The Mayor’s goals are not focused on Buffy; She happens to be an obstacle in his mission to unleash the Helmouth and release all sorts of undead creatures into Sunnyvale. Unlike the Master or Angel, whose goal was to defeat Buffy personally, the Mayor barely takes the time to notice her. Buffy’s mission to defeat him revolves around protecting Sunnyvale’s civilian population, her classmates and friends, all of whom were able to live their daily lives without fear of undead creatures or vampires. Buffy fights to ensure that these innocent people can live a peaceful life that she will never enjoy. Although the Mayor exposed Buffy’s mortality, he also showcased her selflessness.
Why the mayor was the worst “Buffy” villain
Groener’s screen presence was clearly different from everyone else’s Buffy the Vampire Slayerare the other antagonists. While the Master was evil to an almost absurd extent and Angelus was spiteful towards Buffy in a very personal way, Mayor Wilkins is cheerful, charismatic and even silly at times. He represented normality, which felt particularly cruel to Buffy, given how stressful and confusing her youth could sometimes be. Buffy leads a hard life and has to sacrifice things like normal relationships and typical teenage misadventures to protect the city. People have a hard time trusting Buffy given the lies she has to tell. In comparison, Mayor Wilkins’ lovable personality feels much more trustworthy to the average citizens of Sunnyvale.
Groener also has a great screen presence and the season does a great job of gradually introducing viewers to the outside threat that The Mayor posed. Unlike The Master or Angelus, whose villainous plans were clear from the start, the Mayor’s plan is subtly hinted at throughout. The idea of an unobtrusive yet authoritative presence is associated with the appearance of the particularly annoying vampire Mr. Trick (K Todd Freeman) in the episode “Homecoming”; It was a clever way to tie a “monster of the week” style villain into the larger plot. It’s not until the episode “Bad Girls” that Buffy finally confronts the menacing villain who moves chess pieces to turn Sunnyvale into a demonic beehive.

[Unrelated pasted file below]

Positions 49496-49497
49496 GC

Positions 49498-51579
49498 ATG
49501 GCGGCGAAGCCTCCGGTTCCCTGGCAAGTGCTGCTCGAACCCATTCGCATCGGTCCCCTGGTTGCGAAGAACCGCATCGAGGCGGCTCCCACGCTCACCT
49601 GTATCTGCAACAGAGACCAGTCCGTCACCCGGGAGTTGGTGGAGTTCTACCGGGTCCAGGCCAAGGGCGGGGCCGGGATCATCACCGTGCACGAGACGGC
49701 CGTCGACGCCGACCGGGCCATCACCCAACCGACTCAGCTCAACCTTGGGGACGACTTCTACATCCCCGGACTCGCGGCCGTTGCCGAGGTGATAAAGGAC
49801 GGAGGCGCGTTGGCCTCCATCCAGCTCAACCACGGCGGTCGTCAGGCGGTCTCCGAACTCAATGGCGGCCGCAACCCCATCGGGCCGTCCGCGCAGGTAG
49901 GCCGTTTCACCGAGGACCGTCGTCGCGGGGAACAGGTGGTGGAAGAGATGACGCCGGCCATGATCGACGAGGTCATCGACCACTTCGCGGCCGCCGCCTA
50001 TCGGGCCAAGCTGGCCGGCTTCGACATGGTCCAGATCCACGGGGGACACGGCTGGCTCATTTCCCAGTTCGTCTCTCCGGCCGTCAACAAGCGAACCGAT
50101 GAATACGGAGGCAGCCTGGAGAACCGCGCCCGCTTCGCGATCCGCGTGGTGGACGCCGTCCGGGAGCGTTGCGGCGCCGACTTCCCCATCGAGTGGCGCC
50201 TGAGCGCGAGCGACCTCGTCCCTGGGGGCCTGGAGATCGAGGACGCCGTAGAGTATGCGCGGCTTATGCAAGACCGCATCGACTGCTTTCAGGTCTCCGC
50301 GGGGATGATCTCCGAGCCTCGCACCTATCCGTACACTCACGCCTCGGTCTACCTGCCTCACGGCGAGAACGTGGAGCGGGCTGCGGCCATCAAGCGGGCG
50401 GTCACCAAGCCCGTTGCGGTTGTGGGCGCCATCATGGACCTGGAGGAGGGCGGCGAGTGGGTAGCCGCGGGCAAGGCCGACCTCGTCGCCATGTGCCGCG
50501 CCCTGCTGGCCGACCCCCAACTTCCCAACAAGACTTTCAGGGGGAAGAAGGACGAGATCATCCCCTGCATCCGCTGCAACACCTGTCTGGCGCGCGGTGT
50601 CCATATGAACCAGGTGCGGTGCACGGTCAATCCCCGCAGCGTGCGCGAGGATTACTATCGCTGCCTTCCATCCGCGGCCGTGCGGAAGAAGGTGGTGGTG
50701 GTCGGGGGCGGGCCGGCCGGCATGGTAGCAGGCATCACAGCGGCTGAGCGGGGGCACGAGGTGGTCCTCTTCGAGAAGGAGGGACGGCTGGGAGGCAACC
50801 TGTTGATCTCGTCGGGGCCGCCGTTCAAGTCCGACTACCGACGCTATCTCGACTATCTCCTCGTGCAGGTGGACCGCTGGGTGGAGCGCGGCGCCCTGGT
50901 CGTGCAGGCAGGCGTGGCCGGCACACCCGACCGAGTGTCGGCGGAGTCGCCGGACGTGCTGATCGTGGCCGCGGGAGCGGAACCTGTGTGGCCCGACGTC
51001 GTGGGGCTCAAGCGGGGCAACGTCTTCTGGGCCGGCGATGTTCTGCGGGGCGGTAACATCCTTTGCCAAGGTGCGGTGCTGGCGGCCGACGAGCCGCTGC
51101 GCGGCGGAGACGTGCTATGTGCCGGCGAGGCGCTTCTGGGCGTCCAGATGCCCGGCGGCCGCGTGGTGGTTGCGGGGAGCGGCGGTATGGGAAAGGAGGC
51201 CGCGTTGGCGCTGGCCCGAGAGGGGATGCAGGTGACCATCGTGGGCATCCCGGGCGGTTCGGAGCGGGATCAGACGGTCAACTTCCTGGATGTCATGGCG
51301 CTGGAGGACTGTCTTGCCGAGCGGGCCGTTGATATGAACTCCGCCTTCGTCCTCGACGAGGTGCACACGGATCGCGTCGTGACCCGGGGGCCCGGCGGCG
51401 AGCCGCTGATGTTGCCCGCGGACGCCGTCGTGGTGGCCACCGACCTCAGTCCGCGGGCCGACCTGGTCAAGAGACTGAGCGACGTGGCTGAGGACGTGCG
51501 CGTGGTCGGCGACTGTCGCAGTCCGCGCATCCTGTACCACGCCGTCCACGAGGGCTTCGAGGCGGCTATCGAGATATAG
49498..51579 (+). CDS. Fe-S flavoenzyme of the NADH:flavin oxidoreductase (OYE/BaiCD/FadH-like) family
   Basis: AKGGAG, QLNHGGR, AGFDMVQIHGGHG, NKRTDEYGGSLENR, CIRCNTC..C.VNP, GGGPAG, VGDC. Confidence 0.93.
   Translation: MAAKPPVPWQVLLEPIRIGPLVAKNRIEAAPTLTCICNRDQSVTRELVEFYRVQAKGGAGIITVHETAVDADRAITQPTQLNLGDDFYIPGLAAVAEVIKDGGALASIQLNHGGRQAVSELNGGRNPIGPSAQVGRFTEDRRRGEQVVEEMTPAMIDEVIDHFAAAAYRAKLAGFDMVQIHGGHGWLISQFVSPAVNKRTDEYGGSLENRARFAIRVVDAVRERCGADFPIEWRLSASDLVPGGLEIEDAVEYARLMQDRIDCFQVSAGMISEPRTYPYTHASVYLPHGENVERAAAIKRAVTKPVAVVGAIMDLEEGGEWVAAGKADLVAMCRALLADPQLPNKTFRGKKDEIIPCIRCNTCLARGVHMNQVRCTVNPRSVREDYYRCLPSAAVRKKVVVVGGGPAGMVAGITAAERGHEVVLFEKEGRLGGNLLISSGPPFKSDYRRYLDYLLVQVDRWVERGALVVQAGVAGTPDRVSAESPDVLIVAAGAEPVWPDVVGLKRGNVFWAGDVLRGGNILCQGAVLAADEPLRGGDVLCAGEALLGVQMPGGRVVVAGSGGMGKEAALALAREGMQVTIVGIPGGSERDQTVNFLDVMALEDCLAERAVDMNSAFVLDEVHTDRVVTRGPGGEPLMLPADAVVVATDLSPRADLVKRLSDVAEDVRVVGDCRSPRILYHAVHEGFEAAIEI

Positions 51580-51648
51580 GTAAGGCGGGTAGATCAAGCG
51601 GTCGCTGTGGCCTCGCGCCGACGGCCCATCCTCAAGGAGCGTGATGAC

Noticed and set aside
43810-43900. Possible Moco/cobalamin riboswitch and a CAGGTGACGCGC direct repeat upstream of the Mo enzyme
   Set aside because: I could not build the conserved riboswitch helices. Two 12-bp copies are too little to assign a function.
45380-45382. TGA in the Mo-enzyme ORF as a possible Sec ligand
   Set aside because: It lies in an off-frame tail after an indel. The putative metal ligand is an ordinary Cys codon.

Although he was originally banned from public broadcasting, Buffy the Vampire SlayerThe two-part Season 3 finale “Graduation Day” couldn’t have been a more satisfying conclusion to Buffy’s ongoing battle against the Mayor. There was a sense of contingency in their conflict, so of course the mayor’s call to the undead would occur on the same day that Buffy and her friends graduated from Sunnyvale High School! Although the mayor had pushed the Scooby Gang to their limits, he also inspired the rest of the city to finally recognize the unspoken heroism of the main characters that had long been ignored. After bestowing a “special honor” on Buffy in the episode “The Prom,” Sunnyvale’s graduating class helps repel the invading forces of the mayor and his legion of villains.
The Mayor was a down-to-earth threat in the first three seasons. The show would soon eclipse the parameters of Buffy’s high school experience, the town of Sunnyvale, and the “Scooby Gang,” but for the first three seasons, these were the main things at stake; Mayor Wilkins threatened them all. He remains one of the greatest single-season villains in the history of science fiction and fantasy television.